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Divittorio v. Industrial Commission

Illinois Appellate Court


September 29, 1998

SALVATORE DIVITTORIO, D/B/A SALVATORE'S PAINTING, APPELLANT,
v.
THE INDUSTRIAL COMMISSION ET AL. (KRISTEN FIRTIK, A MINOR, THROUGH HER MOTHER AND BEST FRIEND, KATHY BUHLE-BLAKE, APPELLEE.

The opinion of the court was delivered by: Justice Rakowski

Appeal from the Circuit Circuit Court of Cook County.

Honorable John A. Ward, Judge Presiding

In order for a child to be entitled to the workers' compensation benefits of her injured father who died from causes unrelated to his injury, she must prove that she was his "dependent." This appeal addresses the circumstances under which a child is considered a "dependent" pursuant to section 8(e)(19) of the Workers' Compensation Act (Act) (820 ILCS 305/8(e)(19) (West 1996)). Is claimant a dependent where she was owed a legal right of support from her father, where she received actual support for an extended period of time, and where she could reasonably rely on future support? We think so. We also find that it was proper for claimant to be substituted in place of her deceased father before arbitration commenced and that her father's leg injury had reached a state of permanency before he died. Therefore, we affirm the trial court's confirmation of the Industrial Commission's (the Commission) decision.

I. FACTS

While working for Salvatore Divittorio, d/b/a Salvatore's Painting (employer), decedent, Kenneth Firtik, fell into a sewer hole and injured his left hip. Decedent was diagnosed with an intertrochanteric fracture and ultimately underwent two surgeries. During the first surgery, decedent's doctor, Dr. T. Huang, implanted a four-hole plate into decedent's hip and affixed a guidepin to the femur shaft. Although decedent had an excellent recovery, Dr. Richard Shermer, State Farm's medical expert, opined in a written report that decedent exhibited "a mild permanent residual associated with the surgery and the subsequent plate fixation." In other words, claimant had a mild restriction when flexing his hip. In hopes of relieving his chronic pain, decedent underwent a second surgery to remove the hardware on February 4, 1992.

No expert opinion was presented regarding decedent's recovery after the second surgery, but Marie Firtik, decedent's mother, did testify about his behavior and appearance after the second surgery. She stated that he had difficulty getting in and out of chairs and putting on his shoes. She also testified that he alleviated his pain by taking pain medication at least once a day and that it seemed his pain and leg injury made him depressed.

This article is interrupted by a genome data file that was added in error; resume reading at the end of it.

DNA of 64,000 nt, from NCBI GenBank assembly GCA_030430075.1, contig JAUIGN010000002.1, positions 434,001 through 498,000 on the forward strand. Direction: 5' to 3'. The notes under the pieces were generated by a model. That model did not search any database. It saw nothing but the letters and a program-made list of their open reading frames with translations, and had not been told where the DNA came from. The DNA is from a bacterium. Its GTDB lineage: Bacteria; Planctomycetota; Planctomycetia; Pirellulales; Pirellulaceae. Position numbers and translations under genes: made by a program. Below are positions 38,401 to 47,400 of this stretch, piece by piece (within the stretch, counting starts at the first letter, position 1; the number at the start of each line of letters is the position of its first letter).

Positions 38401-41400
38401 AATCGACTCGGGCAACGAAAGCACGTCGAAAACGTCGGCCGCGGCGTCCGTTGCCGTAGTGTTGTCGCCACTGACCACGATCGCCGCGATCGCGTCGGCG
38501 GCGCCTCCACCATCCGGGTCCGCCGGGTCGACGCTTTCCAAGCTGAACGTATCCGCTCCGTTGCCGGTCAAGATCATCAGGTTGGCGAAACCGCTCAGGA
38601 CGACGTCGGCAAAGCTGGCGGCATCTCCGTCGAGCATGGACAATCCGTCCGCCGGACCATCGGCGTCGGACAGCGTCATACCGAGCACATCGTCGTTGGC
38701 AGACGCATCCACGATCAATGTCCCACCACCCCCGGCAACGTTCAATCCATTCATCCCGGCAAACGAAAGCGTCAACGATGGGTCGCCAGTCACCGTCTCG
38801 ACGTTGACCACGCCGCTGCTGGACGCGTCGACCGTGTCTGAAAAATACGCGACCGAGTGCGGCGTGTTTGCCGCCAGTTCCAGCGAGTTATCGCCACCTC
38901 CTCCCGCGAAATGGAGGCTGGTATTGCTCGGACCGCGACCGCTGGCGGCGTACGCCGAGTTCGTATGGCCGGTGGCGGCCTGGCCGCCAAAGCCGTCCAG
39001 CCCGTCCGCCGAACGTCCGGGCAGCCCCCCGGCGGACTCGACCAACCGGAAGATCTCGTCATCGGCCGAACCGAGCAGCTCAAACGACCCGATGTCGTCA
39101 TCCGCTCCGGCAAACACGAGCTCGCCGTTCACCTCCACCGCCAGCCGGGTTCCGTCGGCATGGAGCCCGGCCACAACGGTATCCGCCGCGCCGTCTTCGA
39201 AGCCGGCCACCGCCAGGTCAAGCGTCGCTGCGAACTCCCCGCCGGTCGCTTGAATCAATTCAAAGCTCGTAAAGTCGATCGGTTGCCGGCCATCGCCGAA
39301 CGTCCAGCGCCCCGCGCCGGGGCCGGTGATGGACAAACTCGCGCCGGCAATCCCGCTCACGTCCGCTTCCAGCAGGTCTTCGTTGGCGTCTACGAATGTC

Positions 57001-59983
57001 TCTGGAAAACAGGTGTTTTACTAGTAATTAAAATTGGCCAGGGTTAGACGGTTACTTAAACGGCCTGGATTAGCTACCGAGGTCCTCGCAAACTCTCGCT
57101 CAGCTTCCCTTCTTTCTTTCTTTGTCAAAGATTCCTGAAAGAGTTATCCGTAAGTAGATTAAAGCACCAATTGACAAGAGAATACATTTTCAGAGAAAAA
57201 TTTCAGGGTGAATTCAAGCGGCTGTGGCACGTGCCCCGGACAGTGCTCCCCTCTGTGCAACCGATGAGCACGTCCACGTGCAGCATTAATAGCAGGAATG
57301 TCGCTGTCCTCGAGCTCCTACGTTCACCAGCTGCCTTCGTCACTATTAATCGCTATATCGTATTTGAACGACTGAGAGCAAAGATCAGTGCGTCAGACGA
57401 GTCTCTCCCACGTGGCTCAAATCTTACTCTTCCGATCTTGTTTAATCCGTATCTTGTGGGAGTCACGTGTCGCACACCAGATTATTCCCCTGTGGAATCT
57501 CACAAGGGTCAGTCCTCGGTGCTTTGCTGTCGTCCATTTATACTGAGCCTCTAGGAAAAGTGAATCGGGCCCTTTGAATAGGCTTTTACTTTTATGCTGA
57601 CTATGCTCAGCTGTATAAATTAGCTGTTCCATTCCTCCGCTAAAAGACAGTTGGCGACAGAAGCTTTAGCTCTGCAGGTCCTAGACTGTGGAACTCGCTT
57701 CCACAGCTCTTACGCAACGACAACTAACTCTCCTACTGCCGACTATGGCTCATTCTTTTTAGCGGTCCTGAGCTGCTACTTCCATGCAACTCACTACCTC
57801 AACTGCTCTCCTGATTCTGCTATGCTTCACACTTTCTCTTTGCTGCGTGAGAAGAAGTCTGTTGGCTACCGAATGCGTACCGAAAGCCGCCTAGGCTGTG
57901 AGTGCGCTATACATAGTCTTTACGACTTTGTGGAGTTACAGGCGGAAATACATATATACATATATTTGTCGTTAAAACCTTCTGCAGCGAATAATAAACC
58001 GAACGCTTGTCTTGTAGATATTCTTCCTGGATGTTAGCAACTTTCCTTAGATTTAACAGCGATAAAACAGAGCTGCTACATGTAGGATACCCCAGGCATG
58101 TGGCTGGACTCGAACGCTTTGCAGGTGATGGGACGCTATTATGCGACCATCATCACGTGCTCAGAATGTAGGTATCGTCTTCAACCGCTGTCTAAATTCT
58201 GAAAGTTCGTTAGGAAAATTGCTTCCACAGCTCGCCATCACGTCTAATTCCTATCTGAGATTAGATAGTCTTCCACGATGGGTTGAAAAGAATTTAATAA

On August 14, 1992, decedent died from chronic alcoholism. Because decedent's claim had not reached arbitration, claimant, Kristen Firtik, and Marie Firtik filed another application for adjustment of claim before the Commission.

Claimant was born on September 30, 1986, and on December 10, 1987, decedent was adJudged to be her biological father. The circuit court of Cook County entered an order against decedent, requiring him to support claimant and to reimburse the Illinois Department of Public Aid for monies expended on behalf of claimant. However, no amounts were ever determined for support payments or for reimbursement to the Illinois Department of Public Aid.

Claimant's mother, Kathy Buhle-Blake, testified that decedent provided support until claimant reached age three. Decedent visited about four times per month, and on each visit, he gave her between $5 and $30 for claimant's support. On claimant's birthdays, decedent also gave her $20 to $30 for claimant's benefit, or he bought claimant small gifts. She also testified that Marie Firtik gave her two bonds, which named decedent as the beneficiary, worth $70 each. She estimated that claimant cost about $120 per week to support.

The arbitrator found that decedent's injuries arose out of and were sustained in the course of his employment and that decedent was entitled to temporary total disability benefits totaling $219.34 per week for a period of 42 6/7 weeks. Additionally, the arbitrator determined that, under section 8(d)(2) of the Act, decedent suffered a 16% permanent disability of the person as a whole and awarded decedent $197.40 per week for 80 weeks. 820 ILCS 305/8(d)(2) (West 1996). Finding that claimant and Marie Firtik were survivors pursuant to section 8(h) of the Act, the arbitrator awarded decedent's benefits to them in equal shares. 820 ILCS 305/8(h) (West 1996).

Employer appealed to the Commission. The Commission affirmed the arbitrator's award of temporary total disability. However, the Commission vacated the arbitrator's finding that decedent suffered a permanent disability pursuant to section 8(d)(2) and instead found that decedent suffered a specific loss pursuant to 8(e) in that decedent lost 40% of the use of his left leg. 820 ILCS 305/8(e) (West 1996). The Commission awarded $197.40 a week for 80 weeks, the same award that the arbitrator rendered under section 8(d)(2).

The Commission also found that Marie Firtik was not entitled to decedent's award under section 8(e)(19) because she failed to show that she was dependent upon decedent. Nonetheless, the Commission concluded that claimant was a dependent under section 8(e)(19). The Commission based its decision on the fact that the circuit court entered an order stating that decedent was claimant's father, decedent was under a duty to support claimant, and that decedent was obligated to reimburse the Illinois Department of Public Aid for any support rendered to claimant.